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A deal on state spending can kickstart Libya’s political process

  • Tim Eaton

    Senior Research Fellow, Chatham House

    زميل أبحاث أول، تشاثام هاوس

A renewed governance split in Libya is blocking progress on agreeing an electoral framework. Ending the standoff over state spending could break the impasse.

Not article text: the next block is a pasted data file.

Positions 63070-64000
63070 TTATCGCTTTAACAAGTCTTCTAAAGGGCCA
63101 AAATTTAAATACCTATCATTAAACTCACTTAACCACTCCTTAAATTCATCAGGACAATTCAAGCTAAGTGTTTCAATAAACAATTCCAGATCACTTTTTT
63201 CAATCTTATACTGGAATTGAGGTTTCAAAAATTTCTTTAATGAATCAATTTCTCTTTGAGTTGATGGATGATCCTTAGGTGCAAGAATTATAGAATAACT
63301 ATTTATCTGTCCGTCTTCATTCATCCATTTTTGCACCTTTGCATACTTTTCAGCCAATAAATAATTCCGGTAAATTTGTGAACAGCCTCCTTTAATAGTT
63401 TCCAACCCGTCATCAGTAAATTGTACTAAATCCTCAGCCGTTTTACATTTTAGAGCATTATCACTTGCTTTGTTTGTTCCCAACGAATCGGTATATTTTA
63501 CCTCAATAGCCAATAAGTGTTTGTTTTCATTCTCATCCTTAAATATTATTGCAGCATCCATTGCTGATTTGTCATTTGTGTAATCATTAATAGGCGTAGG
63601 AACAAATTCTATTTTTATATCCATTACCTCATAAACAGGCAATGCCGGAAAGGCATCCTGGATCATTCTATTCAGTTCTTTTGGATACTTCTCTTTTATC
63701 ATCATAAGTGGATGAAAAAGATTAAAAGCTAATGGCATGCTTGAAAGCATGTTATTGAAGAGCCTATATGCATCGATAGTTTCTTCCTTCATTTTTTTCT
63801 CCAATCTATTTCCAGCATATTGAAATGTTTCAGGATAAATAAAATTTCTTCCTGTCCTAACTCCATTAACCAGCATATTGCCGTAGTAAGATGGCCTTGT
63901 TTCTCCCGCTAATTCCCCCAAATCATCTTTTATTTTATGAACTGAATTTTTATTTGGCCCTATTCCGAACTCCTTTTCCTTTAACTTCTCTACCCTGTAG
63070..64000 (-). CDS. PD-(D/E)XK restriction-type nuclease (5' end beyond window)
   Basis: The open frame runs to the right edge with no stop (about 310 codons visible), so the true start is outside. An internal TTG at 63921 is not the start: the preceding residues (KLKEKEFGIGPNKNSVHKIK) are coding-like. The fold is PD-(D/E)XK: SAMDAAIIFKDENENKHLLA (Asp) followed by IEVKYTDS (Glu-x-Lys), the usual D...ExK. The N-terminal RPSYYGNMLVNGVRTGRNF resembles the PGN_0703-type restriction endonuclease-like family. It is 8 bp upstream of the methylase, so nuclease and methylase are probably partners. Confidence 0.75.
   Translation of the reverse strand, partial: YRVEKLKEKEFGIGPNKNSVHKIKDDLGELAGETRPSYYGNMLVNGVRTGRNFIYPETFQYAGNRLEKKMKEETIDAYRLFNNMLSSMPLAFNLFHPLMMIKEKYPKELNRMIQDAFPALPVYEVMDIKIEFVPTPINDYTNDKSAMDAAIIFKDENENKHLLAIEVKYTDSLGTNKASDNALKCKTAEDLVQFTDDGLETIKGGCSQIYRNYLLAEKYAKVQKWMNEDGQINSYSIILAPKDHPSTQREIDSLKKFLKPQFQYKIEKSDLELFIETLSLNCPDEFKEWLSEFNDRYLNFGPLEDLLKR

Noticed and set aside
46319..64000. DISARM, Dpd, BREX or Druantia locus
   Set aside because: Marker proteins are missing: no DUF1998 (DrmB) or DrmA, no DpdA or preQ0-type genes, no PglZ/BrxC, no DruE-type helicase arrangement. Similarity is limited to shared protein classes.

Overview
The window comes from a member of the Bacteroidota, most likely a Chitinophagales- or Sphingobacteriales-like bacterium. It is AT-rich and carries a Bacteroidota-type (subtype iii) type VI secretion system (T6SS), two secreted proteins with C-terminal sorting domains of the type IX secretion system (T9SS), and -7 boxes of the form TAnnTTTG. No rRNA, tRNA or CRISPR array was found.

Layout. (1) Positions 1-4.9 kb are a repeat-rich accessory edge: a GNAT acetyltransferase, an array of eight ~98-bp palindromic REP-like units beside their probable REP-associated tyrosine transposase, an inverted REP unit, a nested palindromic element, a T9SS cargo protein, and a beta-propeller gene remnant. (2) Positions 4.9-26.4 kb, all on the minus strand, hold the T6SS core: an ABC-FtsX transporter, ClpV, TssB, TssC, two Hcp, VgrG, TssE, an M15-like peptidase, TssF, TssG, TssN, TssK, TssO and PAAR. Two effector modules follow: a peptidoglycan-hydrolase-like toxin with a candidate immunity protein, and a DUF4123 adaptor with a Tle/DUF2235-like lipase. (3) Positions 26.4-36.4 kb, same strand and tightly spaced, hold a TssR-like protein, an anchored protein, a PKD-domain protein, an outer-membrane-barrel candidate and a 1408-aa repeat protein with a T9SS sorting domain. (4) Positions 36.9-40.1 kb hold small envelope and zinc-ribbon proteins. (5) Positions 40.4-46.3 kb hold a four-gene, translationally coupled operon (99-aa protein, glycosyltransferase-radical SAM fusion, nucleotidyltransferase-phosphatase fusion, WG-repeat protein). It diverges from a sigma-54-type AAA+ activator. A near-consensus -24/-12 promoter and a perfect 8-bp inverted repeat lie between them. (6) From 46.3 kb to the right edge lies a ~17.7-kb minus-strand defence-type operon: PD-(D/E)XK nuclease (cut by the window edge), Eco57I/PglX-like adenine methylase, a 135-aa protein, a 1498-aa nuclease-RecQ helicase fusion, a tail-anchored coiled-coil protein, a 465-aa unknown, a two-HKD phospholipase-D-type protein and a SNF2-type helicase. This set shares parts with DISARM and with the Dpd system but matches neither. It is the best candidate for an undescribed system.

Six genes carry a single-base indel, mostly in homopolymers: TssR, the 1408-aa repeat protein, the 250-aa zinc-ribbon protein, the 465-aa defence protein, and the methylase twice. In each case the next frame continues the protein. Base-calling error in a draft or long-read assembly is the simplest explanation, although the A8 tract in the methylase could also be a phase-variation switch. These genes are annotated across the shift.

The failure to hold scheduled elections in December 2021 derailed Libya’s political roadmap, heightening animosity between the Government of National Unity (GNU) – the country’s first unified government since 2014 – and the House of Representatives, its chronically divided parliament. The House of Representatives appointed a new government in February, the Government of National Stability (GNS), and says that the GNU must go. The GNU, however, says it will only leave following elections.

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